Is the 'somehow' meaning similar to nantoka (なんとか)? If so, there is no entry for that currently...
Yes, it seems to be so. ex#1279, 3933 and 3934 どうやら can be replaced by なんとか.
As for the first example, J should be どうやら彼_は_分からないらしい。 彼が分からないらしい would be, it seems she doesn't know who he is.
どうやら彼が分からないらしい means someone (who remains unidentified but not the speaker) cannot discern him. どうやら彼は分からないらしい means "he" is not able to discern something (not dicclosed) as observed by the speaker.
Accordingly, 彼が分からないらしい should be changed to 彼は知らないらしい.
#3095 I would say "どうやら、あの人は判らないらしい。" #3930 I would say "どうやら、私はバスの中で財布を盗まれたようだ。" The other examples are OK.
#3095 どうやら、（あの人は he）あの人が(that man there)判らないらしい。 #3930 Both …らしい。 and …ようだ。 are fine.
〜らしい (I hear that... / Someone says that...) 〜ようだ (It seems that...) These are not interchangeable.
Perhaps I don't understand. This is what I think from these two phrases: どうやら、私はバスの中で財布を盗まれたようだ。 It looks like I had my wallet stolen on the bus somehow. (The person has noticed their wallet is missing all on their own.) どうやら、私はバスの中で財布を盗まれたらしい I heard/It seems that I had my wallet stolen on the bus somehow. (They don't remember what happened on the bus, but someone has told them later they saw the wallet being stolen. Or maybe someone has told them their wallet was stolen before they noticed it themselves. However, I don't think I would have the nerve to tell someone I saw their wallet being stolen yet didn't say it at the time it was happening...) Please correct me if I'm wrong.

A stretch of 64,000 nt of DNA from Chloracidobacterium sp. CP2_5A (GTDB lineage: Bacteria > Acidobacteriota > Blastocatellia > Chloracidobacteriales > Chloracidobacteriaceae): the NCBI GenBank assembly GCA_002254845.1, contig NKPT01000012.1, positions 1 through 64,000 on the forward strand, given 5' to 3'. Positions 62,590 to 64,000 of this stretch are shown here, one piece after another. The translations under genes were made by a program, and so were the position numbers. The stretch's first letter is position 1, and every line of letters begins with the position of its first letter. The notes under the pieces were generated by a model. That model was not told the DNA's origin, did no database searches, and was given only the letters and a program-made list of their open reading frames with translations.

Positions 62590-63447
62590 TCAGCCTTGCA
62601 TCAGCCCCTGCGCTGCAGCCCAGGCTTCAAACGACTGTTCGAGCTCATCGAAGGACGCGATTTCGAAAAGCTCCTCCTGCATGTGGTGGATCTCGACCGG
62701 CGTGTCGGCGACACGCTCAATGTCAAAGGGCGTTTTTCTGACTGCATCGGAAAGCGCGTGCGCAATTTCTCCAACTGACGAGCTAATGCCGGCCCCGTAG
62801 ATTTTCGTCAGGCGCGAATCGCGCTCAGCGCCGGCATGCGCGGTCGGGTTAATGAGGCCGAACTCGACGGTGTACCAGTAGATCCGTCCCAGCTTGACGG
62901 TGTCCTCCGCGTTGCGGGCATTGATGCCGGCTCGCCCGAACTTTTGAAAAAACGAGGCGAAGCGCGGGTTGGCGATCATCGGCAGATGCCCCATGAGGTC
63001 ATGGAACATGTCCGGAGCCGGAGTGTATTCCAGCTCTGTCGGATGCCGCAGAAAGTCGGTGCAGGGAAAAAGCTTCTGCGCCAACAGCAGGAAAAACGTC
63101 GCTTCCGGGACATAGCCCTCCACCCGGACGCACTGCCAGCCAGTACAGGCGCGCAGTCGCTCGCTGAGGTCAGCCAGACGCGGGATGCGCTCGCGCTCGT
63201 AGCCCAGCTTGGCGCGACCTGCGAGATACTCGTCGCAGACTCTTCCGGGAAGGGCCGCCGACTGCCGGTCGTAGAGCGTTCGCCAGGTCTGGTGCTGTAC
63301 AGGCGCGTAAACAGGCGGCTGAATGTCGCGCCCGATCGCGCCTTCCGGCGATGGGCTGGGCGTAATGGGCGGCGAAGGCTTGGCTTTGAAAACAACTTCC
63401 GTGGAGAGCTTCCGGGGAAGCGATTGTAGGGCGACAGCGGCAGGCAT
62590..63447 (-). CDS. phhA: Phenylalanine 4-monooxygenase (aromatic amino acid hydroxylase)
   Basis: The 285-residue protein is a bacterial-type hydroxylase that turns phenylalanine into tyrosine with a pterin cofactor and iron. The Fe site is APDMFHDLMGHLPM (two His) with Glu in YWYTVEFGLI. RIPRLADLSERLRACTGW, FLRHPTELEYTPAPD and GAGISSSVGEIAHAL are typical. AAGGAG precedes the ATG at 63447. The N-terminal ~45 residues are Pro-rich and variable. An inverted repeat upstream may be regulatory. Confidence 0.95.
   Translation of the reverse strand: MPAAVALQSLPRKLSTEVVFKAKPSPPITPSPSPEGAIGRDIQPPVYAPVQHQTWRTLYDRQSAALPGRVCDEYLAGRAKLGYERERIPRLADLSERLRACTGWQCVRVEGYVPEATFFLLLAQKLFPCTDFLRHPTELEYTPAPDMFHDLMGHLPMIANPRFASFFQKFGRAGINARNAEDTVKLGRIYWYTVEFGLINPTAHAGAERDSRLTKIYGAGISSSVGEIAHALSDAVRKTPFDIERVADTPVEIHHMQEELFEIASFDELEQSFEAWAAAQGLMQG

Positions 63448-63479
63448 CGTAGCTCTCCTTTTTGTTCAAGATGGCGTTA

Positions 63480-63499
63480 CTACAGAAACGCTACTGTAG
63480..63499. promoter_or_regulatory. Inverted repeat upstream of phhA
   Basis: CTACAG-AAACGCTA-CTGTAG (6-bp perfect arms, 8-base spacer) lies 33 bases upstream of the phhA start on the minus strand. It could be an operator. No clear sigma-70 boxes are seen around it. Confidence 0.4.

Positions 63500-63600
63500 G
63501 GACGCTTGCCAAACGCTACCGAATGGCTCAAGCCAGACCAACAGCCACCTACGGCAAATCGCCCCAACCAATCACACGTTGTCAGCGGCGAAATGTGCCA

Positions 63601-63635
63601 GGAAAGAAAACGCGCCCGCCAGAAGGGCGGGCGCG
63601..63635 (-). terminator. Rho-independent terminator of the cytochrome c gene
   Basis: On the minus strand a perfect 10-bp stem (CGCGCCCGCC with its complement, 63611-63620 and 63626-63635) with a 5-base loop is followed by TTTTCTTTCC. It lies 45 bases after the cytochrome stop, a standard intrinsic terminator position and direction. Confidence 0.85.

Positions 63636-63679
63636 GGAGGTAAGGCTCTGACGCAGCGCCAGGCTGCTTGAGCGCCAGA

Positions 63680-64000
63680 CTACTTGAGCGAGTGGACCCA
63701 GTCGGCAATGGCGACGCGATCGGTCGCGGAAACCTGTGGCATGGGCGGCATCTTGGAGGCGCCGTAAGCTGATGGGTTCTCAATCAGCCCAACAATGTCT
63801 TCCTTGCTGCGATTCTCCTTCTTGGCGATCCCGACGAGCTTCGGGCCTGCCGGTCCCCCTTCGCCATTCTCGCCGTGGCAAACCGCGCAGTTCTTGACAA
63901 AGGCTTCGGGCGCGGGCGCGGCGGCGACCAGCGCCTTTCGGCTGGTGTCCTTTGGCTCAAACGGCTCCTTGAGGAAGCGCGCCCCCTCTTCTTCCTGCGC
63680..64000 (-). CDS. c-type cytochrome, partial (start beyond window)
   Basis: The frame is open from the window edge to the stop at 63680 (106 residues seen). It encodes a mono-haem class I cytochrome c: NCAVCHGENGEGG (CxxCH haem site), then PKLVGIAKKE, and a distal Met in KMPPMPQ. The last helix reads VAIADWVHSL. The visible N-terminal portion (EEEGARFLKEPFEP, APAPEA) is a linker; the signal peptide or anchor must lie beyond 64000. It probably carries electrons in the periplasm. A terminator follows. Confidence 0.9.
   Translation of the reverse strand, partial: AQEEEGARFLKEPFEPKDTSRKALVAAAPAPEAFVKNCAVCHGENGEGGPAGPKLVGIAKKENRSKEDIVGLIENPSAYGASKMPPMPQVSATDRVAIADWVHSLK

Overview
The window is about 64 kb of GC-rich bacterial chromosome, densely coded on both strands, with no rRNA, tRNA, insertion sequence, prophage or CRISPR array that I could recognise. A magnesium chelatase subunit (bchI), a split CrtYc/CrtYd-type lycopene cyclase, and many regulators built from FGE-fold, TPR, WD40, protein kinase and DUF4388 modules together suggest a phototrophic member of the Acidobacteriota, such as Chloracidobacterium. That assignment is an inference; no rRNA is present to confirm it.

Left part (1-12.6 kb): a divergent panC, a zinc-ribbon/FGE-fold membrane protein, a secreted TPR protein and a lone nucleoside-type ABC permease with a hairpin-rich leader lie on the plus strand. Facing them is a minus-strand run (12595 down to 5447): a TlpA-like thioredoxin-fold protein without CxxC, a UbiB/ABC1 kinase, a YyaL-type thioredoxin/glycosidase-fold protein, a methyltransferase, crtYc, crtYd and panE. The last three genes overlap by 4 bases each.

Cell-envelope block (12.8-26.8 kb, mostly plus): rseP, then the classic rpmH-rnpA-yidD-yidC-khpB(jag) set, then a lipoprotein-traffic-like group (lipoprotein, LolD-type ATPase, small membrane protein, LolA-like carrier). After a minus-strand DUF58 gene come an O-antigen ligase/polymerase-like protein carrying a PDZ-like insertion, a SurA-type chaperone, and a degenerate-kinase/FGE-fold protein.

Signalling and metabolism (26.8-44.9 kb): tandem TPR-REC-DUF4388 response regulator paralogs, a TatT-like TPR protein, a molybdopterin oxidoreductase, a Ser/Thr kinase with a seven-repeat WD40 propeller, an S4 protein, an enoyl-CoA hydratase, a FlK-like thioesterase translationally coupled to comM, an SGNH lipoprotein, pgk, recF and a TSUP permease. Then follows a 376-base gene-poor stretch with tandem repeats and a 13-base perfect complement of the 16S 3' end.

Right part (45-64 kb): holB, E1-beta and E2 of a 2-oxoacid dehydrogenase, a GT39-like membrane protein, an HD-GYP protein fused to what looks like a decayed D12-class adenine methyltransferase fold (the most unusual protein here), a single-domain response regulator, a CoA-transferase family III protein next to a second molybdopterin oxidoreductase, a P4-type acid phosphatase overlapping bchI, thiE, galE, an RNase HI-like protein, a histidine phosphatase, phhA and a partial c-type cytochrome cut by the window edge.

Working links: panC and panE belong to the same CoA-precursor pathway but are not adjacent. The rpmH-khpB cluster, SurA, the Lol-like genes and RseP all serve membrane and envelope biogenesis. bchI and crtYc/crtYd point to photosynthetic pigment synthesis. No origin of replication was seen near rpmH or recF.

Please note that どうやら is used with -らしい, -みたい, -そうだ, etc. To use どうやら by itself is, in the words of my wife, "strange"
May I ask why one would add どうやら to a sentence instead of just relying solely on -らしい etc.? Does どうやら act as an intensifier?